I lived in China for almost three years before I saw someone in public in a wheelchair, and I have yet to see anyone using one under their own power. I think this is largely because China wasn’t built for wheelchairs.
Even in the big cities, it’s hard to find a side walk that would be suitable for rolling, and almost every building has a half dozen steps to the front door. For most of China’s physically disabled people, I would imagine it is difficult to even leave their home, since buildings with less than 8 floors typically do not have elevators. This also includes schools and practically every government building. Not only are there few programs for physical rehabilitation, but they literally can’t even access the public education they are entitled to.
One of my neighbors here in Nanjing seems to have limited mobility due to her age, and the only choice for her family is to carry her and then her wheelchair up to the fourth floor. It must be tiring and frustrating for her family that there is no easier way. I also once saw an elderly man carried across a busy street by a stranger, it was touching, awkward, and more than a little confusing for everyone involved.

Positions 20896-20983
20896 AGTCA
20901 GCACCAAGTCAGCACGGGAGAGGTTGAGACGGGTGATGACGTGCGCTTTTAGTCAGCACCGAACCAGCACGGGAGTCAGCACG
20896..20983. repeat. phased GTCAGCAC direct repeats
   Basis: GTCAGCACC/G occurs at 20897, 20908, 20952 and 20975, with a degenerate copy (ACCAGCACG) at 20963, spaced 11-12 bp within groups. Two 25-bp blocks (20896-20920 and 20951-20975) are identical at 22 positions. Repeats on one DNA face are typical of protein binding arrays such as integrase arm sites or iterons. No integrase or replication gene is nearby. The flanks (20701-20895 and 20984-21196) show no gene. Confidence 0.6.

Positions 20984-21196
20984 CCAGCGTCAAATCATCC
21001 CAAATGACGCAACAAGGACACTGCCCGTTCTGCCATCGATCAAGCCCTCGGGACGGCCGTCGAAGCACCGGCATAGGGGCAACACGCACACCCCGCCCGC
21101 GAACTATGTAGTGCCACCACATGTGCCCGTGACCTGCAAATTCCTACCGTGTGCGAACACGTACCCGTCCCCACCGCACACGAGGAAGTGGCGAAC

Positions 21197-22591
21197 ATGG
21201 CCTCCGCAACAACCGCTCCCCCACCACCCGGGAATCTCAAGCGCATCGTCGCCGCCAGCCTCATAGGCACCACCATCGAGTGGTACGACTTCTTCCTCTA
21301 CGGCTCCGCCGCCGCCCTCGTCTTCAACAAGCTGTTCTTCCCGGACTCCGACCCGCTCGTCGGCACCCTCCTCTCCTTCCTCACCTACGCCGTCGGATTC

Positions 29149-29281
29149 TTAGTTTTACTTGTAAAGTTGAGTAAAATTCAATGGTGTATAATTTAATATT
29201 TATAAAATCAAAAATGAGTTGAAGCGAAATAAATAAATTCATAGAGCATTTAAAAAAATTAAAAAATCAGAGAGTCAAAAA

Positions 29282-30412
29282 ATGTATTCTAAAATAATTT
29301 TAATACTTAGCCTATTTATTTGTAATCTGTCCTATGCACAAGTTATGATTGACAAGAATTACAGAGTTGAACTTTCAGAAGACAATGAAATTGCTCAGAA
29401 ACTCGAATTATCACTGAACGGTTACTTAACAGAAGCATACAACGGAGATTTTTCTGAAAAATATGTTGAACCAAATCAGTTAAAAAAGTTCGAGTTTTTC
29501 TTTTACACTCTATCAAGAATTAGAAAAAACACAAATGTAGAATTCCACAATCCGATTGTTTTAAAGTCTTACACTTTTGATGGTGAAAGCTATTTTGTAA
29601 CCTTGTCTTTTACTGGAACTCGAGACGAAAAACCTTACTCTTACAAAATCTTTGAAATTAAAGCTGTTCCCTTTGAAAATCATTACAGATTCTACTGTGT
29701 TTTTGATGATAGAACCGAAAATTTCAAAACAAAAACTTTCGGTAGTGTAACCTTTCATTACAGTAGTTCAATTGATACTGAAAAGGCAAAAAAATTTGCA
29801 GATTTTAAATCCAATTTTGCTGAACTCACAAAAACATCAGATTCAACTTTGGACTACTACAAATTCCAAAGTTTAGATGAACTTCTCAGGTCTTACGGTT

At the moment, the only physical disabled people that most Chinese people are familiar with are the beggars who wait next to bus stops and subway stations. Often they display their amputation site, or sit with their broken legs on small sleds with wheels. They are stripped of their dignity because of their impairments, and at the same time it is the lack of respect for these people that keep them from holding more honorable positions.
Slowly though, China is starting to build more facilities for these individuals. Many of Beijing’s new subway stations have elevators, and just today I saw that one station had been retrofitted with a stairway lift. As more and more handicapped people are able to leave their homes and show that they can also be productive members of society (and contribute to their families wealth) I think their position in society could improve rapidly.
The big set back is that China has built tens of thousands of new buildings in the last 20 years, without any standards for accessibility. I hope that very soon this will become a priority for the gov’t, because at the moment children with physical handicaps are still seen as such a burden on the family that some would rather have them aborted (read my post, A fight at the hospital).